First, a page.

After a week of dropping tantalizing hints about an “exciting new discovery” it had made, NASA has finally spilled the details about its stunning new find: there is water on the sunlit surface of the moon – and much, much more than previously expected.
While water ice has previously been found on the moon in the past – mainly in the frigid, shadowed regions of the moon’s huge craters and north and south poles – this is the first time that water has been found on those surfaces exposed to sunlight.
It was previously believed that if water on the lunar surface had been exposed to the warming radiation of the sun, it would evaporate.
However, it turns out that water molecules are trapped within mineral grains across the moon, with more water likely hidden in the ice patches residing under the permanent shadows along the lunar surface, which are believed to have not seen any sunlight for billions of years.
A team of researchers is reporting that the moon could have some 40,000 square kilometers of permanent shadows where hidden pockets of water in the form of ice could be harbored.
The discovery that water is capable of withstanding lunar conditions under sunlight could have major implications for any future efforts to settle the moon as a human settlement, offering a precious resource that future astronauts could potentially use for drinking, or as an ingredient in the production of rocket fuel.
“We had indications that H2O – the familiar water we know – might be present on the sunlit side of the moon,” said Paul Hertz, the director of the astrophysics division of the science mission directorate at NASA’s Washington headquarters. “Now we know it is there. This discovery challenges our understanding of the lunar surface and raises intriguing questions about resources relevant for deep space exploration.”
The discovery, which is detailed in a pair of papers published by the journal Nature, relied on NASA’s airborne Stratospheric Observatory for Infrared Astronomy, or SOFIA, which is a Boeing 747SP aircraft modified to carry a telescope..
One team led by Casey Honniball of the Goddard Space Flight Centre in Maryland found molecular water on the lunar surface, trapped within natural glasses or between grains of debris. While past observations had difficulty discerning between water and hydroxyl – its molecular cousin –the new detection method offered clear findings.
However, the identified hydrogen and oxygen molecules are quite far apart, meaning that they are not lying in puddles or solid blocks of ice.
“A lot of people think that the detection I’ve made is water ice, which is not true. It’s just the water molecules — because they’re so spread out they don’t interact with each other to form water ice or even liquid water,” Honniball said.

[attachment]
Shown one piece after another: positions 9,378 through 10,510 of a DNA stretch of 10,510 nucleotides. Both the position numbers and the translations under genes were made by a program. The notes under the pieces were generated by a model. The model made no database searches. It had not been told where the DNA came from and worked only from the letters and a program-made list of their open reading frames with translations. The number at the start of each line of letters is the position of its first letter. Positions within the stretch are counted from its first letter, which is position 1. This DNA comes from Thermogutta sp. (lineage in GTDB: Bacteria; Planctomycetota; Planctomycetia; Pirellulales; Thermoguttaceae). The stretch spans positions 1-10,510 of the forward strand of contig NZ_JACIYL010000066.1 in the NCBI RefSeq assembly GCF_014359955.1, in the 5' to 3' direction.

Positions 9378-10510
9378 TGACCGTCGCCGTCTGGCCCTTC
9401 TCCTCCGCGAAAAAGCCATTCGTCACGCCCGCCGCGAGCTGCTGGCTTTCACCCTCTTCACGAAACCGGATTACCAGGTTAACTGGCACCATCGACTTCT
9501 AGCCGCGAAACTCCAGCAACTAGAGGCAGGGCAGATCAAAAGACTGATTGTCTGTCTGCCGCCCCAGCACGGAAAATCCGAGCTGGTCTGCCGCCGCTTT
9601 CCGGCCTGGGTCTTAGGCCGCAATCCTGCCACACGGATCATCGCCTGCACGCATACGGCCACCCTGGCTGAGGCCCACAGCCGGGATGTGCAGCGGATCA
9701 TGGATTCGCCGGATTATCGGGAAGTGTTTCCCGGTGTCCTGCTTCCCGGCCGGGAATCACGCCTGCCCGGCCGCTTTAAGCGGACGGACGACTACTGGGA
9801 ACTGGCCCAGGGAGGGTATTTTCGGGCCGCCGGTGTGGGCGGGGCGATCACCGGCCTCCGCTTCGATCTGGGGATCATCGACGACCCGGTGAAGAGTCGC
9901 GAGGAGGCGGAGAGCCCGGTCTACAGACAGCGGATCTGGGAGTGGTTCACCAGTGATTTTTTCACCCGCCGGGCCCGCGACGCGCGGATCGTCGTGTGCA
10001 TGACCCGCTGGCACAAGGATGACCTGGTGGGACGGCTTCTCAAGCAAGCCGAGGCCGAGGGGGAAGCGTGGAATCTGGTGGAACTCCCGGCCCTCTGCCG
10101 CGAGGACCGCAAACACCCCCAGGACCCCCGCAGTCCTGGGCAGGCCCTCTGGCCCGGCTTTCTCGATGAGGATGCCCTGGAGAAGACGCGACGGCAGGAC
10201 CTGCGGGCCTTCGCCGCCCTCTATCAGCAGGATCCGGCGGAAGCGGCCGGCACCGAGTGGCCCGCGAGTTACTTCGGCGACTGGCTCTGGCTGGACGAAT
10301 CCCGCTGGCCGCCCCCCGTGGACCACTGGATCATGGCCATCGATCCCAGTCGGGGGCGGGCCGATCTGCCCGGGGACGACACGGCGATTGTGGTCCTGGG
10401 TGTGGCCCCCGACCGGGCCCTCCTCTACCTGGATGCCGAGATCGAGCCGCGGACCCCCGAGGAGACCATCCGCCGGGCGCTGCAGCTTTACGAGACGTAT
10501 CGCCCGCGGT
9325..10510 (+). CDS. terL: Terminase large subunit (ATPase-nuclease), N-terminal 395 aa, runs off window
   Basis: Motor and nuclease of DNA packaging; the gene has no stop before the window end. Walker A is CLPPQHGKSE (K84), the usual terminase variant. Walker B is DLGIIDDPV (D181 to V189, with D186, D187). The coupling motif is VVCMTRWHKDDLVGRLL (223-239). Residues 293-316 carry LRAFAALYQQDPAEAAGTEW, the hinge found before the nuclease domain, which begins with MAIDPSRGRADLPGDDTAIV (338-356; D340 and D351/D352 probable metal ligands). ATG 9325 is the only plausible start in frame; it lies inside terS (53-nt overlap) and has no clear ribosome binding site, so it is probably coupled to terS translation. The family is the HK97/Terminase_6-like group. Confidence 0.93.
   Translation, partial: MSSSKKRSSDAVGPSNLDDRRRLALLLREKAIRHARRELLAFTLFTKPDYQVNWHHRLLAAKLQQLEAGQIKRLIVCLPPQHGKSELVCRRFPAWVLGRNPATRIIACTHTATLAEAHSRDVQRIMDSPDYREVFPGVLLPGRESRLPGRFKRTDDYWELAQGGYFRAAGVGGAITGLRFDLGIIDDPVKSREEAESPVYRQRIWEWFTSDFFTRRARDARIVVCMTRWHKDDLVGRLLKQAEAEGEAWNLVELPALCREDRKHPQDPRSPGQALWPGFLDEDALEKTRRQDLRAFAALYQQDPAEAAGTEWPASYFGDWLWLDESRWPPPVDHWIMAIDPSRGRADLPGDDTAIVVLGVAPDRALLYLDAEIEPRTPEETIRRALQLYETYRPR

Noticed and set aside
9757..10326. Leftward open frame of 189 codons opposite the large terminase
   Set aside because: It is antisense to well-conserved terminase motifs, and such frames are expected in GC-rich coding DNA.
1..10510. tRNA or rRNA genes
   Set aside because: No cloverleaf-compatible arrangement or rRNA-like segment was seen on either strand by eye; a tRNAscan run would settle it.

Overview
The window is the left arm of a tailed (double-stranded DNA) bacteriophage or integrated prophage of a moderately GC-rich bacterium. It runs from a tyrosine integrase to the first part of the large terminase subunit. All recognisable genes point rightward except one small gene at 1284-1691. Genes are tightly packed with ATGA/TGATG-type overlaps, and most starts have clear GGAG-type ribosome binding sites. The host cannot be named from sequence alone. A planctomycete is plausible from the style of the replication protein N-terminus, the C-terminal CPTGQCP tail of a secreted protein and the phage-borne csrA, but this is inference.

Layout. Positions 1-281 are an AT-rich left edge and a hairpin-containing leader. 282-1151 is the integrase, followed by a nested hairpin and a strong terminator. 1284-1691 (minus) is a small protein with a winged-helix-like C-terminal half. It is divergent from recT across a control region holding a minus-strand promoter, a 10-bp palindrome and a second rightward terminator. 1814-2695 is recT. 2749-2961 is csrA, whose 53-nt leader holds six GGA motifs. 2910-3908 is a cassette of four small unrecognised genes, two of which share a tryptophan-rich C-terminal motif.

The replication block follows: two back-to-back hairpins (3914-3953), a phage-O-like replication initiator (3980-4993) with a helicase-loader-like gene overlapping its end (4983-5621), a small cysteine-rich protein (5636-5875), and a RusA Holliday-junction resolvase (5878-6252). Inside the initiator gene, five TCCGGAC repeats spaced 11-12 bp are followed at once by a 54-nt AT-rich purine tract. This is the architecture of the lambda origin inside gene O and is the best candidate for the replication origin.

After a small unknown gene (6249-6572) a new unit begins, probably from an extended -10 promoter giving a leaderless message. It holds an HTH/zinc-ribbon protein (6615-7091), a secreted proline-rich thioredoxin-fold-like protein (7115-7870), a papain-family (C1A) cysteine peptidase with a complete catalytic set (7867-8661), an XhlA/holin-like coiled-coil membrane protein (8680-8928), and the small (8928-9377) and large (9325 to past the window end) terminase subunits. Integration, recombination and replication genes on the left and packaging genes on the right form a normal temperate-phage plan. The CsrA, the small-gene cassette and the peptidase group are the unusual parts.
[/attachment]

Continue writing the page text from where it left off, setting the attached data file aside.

The scientists believe that the water could have traveled by way of solar winds or from micrometeorites that contained some water.
Another paper found that the Moon’s “billions” of tiny craters have offered the ideal texture for creating shadowy regions across the moon, offering perfect conditions to hold frozen ice. Some of the shadows are no bigger than a small coin, according to researchers led by planetary scientist Paul Hayne of the University of Colorado, Boulder.
“Our research shows that a multitude of previously unknown regions of the moon could harbour water ice,” Hayne said. “Our results suggest that water could be much more widespread in the moon’s polar regions than previously thought, making it easier to access, extract and analyse.”
It still remains to be determined whether the water, which appears to be extant across our natural satellite, will be easily accessible to future explorers or settlers.
“We don’t know yet if we can use it as a resource, but learning about water on the moon is key for our Artemis exploration plans,” NASA administrator Jim Bridenstine noted in a tweet.
Dolphin Swims Through Louisiana Neighborhood in Aftermath of Hurricane Ida
A Louisiana family was shocked to find a dolphin swimming through their neighborhood in the aftermath of Hurricane Ida.
Amanda Huling and her family were assessing the damage to their neighborhood in Slidell, Louisiana, when they noticed the dolphin swimming through the inundated suburban landscape.
In video shot by Huling, the marine mammal’s dorsal fin can be seen emerging from the water.
“The dolphin was still there as of last night but I am in contact with an organization who is going to be rescuing it within the next few days if it is still there,” Huling told FOX 35.
Ida slammed into the coast of Louisiana this past weekend. The Category 4 hurricane ravaged the power grid of the region, plunging residents of New Orleans and upwards of 1 million homes and businesses in Louisiana and Mississippi into the dark for an indefinite period of time.